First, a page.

High Tech Meets Classic Film On The Set Of <i>Real Steel</i>

Detroit's Cobo Arena has been host to many spectacles in its more than 50-year history. It was the home to the Detroit Pistons during the team’s early years. It's a historic concert facility that has seen the likes of The Doors, Jimmy Hendrix and Kiss. It's where Tonya Harding's husband notoriously tried to end the career of figure skater Nancy Kerrigan.

But this time last year, Cobo Arena was the site of the 2020 World Robot Boxing (WRB) Championship bout pitting Zeus against Atom, mechanical star of DreamWorks Pictures’ Real Steel.

During our visit to the set, we were reminded of Cobo's boxing roots as we were led past a statue of heavyweight champion Joe Louis and into the arena proper, where director Shawn Levy was working with star Hugh Jackman, newcomer Dakota Goyo and Atom himself on a pivotal.

Reporters settled into a row of seats in the stands, seats that didn’t provide the best angle on the massive WRB ring situated off-center of the arena. Still we could easily see the massive steel cables that provide the ropes for the oversized ring where the robots brawl.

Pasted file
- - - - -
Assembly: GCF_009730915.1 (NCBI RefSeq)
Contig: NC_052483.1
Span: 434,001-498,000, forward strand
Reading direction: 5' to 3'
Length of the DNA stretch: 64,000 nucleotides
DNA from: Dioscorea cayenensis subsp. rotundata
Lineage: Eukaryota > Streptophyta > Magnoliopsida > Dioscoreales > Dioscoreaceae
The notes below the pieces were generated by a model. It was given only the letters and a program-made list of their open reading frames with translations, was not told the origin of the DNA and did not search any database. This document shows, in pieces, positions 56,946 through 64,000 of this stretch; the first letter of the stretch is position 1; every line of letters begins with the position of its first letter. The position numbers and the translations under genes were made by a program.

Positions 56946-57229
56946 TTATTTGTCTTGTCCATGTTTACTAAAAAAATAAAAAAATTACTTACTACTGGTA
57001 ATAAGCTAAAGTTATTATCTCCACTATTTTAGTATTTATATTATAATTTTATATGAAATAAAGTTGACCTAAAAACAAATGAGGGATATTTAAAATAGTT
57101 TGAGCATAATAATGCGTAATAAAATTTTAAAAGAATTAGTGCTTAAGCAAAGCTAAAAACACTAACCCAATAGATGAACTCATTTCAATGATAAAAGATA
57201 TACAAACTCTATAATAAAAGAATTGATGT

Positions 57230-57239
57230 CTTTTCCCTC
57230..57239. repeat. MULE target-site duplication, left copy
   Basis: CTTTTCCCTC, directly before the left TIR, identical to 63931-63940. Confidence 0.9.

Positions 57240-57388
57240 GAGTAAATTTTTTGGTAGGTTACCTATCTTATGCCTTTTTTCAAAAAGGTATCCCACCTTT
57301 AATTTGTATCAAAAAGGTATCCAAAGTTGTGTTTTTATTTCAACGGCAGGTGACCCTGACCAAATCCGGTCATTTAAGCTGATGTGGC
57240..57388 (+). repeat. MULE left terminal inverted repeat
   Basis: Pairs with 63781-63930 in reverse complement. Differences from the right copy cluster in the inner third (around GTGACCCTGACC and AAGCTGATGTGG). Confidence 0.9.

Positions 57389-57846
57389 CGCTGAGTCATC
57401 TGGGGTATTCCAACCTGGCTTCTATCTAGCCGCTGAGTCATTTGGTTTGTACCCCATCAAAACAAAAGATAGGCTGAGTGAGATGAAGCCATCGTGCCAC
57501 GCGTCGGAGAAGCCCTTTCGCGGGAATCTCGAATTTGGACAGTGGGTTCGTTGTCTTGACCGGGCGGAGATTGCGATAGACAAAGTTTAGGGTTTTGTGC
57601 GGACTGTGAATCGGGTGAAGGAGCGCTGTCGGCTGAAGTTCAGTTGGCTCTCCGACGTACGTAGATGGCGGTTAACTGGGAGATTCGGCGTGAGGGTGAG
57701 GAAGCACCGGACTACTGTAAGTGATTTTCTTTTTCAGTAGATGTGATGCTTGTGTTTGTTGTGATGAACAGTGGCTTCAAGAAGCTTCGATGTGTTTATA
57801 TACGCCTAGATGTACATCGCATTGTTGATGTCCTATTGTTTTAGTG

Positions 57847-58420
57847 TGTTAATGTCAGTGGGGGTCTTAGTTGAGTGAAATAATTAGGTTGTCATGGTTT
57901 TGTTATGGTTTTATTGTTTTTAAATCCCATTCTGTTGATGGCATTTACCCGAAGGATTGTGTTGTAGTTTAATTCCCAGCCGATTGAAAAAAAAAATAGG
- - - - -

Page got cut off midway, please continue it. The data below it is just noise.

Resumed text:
We could also view the small crowd of extras in the stands opposite us, posing as spectators, all in black tie and dresses. This was a WRB title bout, after all, so the city's high rollers were here, parked in front of a green screen so they only had to pack four or five rows at a time, with the remaining seats to be filled digitally.

Of course, we could see Atom, towering over 6-foot-2-inch Jackman. And if our sideline view wasn’t good enough, there was also a flat-panel monitor positioned in front of us, so we could see what Levy saw as he directed his players.

While a technician readied Atom's movements for the next shot, Levy noticed us and bounded across the arena and up the stairs to where we sat. He was energetic and clearly excited about what he said is his biggest movie yet. And while the prospect of a live-action Rock 'em Sock 'em Robots may be appealing, Levy insisted he's aiming higher.

Part of that is employing new technology to wow the audience. Levy was particularly excited about the effects work at his disposal to depict the fight scenes like the one we were about to see. While there was a practical version of Atom in the arena that could move and gesture, the fighting was, of course, handled by CGI stunt doubles.